We can easily take the artistry of theme park attractions for granted, especially ones where the work is less obvious. We marvel at the animatronics of Pirates of the Caribbean or the thrills of Space Mountain because the work is right out in front. That success is more subtle with the filmed attractions, particularly in Epcot. A perfect example is Impressions de France, an opening day attraction in 1982. It’s more than just a travelogue and creates a dream-like feeling of drifting through the French countryside. There is a reason the film hasn’t received an update while playing constantly for more than 35 years.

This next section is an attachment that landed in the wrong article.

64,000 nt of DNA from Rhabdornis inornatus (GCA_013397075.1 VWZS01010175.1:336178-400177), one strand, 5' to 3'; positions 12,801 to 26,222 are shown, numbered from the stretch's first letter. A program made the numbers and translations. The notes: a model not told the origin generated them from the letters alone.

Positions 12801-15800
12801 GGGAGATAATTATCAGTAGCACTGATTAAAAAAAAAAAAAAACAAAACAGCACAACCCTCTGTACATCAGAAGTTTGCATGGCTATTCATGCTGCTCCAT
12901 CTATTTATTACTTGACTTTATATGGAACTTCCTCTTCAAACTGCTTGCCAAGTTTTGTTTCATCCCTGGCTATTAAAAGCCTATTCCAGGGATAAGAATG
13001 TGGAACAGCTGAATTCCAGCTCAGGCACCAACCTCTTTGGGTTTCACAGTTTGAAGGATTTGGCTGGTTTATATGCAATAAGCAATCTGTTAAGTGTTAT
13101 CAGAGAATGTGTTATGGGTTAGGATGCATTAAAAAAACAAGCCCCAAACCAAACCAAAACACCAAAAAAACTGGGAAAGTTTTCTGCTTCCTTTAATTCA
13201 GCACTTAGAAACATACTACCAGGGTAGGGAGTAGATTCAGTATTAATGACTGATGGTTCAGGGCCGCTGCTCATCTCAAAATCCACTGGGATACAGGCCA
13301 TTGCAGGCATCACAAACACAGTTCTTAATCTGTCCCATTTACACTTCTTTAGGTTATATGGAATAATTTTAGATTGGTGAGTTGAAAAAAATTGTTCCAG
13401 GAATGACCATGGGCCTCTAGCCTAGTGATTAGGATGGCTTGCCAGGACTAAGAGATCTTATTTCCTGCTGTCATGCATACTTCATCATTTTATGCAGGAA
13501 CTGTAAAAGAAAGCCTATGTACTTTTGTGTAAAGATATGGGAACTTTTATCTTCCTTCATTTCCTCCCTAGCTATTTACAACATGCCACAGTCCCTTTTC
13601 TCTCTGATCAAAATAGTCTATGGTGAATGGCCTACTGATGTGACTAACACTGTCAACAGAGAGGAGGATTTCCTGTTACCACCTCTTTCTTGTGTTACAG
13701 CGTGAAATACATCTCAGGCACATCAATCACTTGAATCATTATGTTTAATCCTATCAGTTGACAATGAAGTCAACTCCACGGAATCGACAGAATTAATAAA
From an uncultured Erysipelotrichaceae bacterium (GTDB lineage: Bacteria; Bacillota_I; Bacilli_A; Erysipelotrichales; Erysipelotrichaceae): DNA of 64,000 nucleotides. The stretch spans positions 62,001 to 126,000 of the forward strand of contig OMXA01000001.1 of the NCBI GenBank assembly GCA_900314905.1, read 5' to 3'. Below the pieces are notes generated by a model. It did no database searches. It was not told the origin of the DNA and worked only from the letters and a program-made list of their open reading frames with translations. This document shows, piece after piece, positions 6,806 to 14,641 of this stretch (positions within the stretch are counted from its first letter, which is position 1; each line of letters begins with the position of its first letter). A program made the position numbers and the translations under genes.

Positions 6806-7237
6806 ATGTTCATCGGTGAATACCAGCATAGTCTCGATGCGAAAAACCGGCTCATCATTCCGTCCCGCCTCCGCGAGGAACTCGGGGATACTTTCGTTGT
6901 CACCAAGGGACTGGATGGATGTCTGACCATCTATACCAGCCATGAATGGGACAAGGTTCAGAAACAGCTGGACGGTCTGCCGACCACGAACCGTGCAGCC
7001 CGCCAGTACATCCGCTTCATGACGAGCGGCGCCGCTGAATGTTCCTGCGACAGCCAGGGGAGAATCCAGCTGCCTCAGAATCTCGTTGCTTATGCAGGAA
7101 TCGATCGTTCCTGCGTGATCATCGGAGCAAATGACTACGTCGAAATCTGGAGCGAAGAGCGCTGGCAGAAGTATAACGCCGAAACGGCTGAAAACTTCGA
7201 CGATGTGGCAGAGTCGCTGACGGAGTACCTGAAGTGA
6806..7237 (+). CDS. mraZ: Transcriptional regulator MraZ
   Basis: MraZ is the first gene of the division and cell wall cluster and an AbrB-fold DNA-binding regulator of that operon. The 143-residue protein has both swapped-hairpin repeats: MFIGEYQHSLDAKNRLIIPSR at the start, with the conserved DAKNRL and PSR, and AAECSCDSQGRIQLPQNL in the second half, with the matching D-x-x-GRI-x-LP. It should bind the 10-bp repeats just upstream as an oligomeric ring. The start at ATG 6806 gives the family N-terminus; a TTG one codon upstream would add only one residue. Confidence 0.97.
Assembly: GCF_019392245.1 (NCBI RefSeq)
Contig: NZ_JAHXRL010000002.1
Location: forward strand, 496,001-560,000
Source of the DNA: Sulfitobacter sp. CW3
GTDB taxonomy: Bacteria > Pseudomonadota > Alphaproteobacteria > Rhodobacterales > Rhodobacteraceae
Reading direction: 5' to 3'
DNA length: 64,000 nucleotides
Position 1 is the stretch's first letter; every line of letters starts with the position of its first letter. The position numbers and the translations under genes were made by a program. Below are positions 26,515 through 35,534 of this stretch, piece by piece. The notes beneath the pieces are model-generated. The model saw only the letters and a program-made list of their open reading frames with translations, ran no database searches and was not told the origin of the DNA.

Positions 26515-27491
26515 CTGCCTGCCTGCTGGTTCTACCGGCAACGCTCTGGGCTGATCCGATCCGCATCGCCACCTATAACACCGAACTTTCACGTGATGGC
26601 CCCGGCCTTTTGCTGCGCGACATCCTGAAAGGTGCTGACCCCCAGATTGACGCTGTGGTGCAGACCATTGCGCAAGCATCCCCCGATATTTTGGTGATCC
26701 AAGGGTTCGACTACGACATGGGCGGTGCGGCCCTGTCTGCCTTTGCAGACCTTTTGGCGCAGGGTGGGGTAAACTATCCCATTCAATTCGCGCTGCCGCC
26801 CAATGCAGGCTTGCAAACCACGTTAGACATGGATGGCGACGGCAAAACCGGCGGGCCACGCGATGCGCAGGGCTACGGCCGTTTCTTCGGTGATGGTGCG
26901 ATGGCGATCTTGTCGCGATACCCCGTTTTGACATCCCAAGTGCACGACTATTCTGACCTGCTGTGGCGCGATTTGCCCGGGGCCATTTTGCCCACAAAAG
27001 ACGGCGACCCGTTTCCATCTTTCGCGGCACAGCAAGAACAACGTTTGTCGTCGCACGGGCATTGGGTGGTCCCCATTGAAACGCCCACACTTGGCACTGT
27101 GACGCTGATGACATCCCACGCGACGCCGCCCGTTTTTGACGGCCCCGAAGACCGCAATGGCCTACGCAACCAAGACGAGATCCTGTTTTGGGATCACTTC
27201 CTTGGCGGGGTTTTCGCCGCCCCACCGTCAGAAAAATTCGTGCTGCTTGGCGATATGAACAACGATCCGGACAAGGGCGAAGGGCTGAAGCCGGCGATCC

[Guest] on this episode of The Tomorrow Society Podcast is Rick Harper, who directed Impressions de France. He also worked in the model shop at WED during the 1970s and shot the Circle-Vision film American Journeys. During this extensive look at his career, Harper and [his host] discuss the following topics:
- How did Harper get started at Disney and what interested him about working there?
- Who were the Imagineering legends that mentored Harper in the model shop?
- What excited him about directing a movie for the French pavilion?
- How were the music selections chosen and used while shooting the film?
- What were the biggest challenges with using the massive camera?
- How was the editing handled while shooting in the pre-digital era?
- What was it like to shoot the climactic scene with the camera moving up the Eiffel Tower?